Legends become legends when they need to — enter Dirk Nowitzki

Dirk Nowitzki wasn’t going to let Dallas lose Wednesday night — not the team, the owner, the fan base, any of it. Much of it has to do with the team genuinely feeling kicked in the shins by DeAndre Jordan spurning them. Mark Cuban feels it, too. So does the fan base.

No, Jordan didn’t commit a crime in going back to the Clippers, but you learn before you hit middle school that your word is important, and it’s about all they lay you down with in the end.

But enough of that.

The hardest thing in sports to do either as a player or a fan is to watch a legend at the end of the line. If you play any sports, that moment where it hits you that you’ve lost the ability no matter what you do to perform the way you used to is a hard one.

As a fan, it’s not as hard, but it still sucks.

One day, Dirk Nowitzki will be at that point. Not tonight.

This was the 2007 version of big Dirk, who shot 11-14 (which is absurd) and banked in a three with around a minute left that put the Los Angeles Clippers away and put to rest some wounds that aren’t overly important in the standings, but are in the heart.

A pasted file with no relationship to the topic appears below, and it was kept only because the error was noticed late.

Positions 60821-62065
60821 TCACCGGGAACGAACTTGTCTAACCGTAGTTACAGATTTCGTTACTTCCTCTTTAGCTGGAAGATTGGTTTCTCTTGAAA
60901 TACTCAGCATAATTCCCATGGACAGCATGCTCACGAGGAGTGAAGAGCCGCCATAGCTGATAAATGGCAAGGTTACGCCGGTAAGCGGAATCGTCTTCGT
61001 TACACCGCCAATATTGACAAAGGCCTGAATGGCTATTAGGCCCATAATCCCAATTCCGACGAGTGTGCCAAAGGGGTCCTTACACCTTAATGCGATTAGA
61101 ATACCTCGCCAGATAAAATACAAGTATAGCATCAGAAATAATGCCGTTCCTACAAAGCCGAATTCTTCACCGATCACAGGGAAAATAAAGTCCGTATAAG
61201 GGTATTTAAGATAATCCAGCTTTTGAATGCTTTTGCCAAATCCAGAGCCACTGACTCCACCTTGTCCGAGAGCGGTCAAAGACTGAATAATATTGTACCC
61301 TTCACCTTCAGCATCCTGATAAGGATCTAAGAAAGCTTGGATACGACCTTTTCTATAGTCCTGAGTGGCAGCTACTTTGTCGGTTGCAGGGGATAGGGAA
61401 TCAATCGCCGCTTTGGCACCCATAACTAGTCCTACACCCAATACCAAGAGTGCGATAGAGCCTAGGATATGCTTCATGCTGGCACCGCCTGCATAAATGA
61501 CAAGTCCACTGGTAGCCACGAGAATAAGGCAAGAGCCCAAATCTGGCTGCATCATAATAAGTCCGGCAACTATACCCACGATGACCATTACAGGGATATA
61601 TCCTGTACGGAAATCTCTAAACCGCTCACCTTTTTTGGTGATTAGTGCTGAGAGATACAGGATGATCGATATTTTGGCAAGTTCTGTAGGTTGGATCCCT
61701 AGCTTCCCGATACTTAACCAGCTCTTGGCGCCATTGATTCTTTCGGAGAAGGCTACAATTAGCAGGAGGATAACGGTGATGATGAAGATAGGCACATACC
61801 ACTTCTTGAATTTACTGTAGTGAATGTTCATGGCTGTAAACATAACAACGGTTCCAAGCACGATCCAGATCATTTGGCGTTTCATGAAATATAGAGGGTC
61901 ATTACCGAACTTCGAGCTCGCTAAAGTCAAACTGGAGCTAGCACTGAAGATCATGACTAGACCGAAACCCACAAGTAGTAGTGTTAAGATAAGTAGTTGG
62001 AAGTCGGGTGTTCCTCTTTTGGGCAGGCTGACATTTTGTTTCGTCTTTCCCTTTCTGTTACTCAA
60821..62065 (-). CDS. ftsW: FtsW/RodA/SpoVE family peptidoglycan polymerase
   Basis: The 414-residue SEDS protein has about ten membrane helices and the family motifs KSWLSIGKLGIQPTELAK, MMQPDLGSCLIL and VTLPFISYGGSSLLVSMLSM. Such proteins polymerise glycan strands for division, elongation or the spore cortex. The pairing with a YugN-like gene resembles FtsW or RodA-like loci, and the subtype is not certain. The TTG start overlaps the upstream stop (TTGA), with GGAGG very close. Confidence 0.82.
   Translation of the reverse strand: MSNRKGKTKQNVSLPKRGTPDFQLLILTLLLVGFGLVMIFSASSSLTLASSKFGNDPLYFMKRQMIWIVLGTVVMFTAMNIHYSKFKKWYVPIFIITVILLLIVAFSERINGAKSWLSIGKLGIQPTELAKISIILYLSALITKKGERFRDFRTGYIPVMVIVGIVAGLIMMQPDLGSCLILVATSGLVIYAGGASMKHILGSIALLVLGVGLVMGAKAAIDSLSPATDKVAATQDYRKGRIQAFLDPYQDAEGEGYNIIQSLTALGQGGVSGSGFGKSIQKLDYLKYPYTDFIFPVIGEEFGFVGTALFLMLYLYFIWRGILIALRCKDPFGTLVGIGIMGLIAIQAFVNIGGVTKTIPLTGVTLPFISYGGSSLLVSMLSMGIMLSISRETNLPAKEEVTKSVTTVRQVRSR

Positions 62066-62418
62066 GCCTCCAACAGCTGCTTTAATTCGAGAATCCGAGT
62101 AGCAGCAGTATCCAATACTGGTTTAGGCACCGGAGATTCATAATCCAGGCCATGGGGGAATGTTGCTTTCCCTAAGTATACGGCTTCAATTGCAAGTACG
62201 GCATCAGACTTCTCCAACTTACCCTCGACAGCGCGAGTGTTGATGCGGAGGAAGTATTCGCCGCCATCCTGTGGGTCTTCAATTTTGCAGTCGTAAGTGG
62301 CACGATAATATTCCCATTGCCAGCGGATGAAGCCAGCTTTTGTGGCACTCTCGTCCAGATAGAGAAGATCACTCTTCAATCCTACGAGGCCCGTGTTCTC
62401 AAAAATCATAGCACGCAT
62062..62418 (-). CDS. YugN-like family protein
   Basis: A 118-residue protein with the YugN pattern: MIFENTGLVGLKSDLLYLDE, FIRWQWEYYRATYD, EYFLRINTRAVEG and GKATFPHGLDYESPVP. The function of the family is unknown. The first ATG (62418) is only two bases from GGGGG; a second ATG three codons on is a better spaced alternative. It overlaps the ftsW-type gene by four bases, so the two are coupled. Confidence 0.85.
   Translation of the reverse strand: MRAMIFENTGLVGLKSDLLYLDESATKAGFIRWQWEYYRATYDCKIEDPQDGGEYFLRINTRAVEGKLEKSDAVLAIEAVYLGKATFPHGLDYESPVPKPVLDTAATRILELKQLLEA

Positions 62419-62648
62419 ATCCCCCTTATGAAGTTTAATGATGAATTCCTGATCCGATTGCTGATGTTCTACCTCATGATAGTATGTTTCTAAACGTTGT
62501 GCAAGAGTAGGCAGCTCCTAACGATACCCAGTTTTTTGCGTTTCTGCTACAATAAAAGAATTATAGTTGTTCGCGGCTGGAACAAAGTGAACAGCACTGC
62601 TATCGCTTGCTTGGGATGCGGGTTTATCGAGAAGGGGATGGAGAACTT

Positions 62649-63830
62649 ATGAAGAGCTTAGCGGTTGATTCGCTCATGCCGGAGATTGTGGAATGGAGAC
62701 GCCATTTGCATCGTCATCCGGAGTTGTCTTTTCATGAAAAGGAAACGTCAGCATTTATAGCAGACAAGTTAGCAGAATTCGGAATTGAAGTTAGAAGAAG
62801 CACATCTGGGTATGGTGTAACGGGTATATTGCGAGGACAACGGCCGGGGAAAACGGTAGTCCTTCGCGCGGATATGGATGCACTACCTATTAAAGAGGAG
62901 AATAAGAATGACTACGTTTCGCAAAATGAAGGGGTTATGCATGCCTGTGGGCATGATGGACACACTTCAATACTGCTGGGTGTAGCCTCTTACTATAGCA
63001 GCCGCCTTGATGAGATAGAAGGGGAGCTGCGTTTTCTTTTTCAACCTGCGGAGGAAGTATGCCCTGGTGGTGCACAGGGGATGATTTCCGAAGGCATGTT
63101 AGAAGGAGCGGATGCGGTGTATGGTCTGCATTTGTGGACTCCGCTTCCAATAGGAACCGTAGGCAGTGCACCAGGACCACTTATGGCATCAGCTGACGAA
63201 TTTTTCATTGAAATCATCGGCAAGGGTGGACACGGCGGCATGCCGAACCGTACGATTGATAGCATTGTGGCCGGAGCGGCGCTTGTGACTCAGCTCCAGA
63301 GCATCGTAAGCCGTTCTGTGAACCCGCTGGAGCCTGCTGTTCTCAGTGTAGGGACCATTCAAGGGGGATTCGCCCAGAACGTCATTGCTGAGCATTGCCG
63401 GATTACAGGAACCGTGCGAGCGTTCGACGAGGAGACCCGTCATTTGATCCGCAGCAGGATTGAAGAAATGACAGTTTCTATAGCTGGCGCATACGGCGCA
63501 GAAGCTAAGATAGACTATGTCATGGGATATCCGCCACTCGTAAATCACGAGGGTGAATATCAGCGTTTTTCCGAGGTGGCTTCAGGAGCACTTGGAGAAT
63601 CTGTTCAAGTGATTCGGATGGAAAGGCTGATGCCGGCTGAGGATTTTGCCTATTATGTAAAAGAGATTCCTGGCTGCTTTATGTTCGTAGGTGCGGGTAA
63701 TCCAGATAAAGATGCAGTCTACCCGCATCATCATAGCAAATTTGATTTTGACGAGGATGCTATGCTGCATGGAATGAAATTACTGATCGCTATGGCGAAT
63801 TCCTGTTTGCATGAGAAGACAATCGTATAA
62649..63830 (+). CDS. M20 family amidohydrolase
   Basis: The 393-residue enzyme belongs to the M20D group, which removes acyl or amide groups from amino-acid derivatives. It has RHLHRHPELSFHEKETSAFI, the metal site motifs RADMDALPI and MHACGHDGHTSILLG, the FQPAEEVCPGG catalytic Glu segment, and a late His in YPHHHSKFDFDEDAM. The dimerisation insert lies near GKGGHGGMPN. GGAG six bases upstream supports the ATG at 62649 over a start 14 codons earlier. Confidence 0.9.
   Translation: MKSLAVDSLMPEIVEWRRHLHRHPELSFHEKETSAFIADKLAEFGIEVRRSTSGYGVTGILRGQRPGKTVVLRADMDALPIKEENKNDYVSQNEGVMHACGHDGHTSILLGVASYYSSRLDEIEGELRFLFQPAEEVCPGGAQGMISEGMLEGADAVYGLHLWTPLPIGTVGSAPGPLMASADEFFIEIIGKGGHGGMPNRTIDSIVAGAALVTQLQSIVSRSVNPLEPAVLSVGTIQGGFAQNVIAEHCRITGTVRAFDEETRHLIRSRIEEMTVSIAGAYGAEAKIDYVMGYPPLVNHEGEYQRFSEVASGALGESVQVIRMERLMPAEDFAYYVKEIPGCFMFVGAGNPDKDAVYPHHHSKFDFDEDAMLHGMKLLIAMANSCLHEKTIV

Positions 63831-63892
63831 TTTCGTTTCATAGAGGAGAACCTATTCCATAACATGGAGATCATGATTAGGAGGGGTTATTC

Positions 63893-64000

Dallas needed this, especially after being paddled by New Orleans the night prior. Wes Matthews was unbelievable. Zaza Pachulia was his miserable, physical, ornery self. Rick Carlisle was as well. Going into the fourth quarter, he did an interview with some ESPN honk and was asked about not hacking Jordan. He noted that the game wasn’t over.

That was the strategy, and Jordan played into their hands just fine, hitting only two all quarter and forcing himself to be substituted out.

Still, it was Nowitzki that was the catalyst. He couldn’t miss, not from the field, not from the line. He had the whole arsenal available.

In 2004 while playing for the Arizona Cardinals, Emmitt Smith ran for 127 yards against New Orleans. It was a rising from the dead moment for a great who was on the way out.

That isn’t Dirk. He’s not on the way out. He walked off the floor without acknowledging anyone unless forced on his path to the locker room. The battle lines clearly were drawn.

Superman speaks German, and it’s not wise to tug on his cape, no matter if he’s pushing 40 or not. The greats rise when they need to.

Now, Mark, can we release the texts?

Follow us on Twitter @CrossoverNBA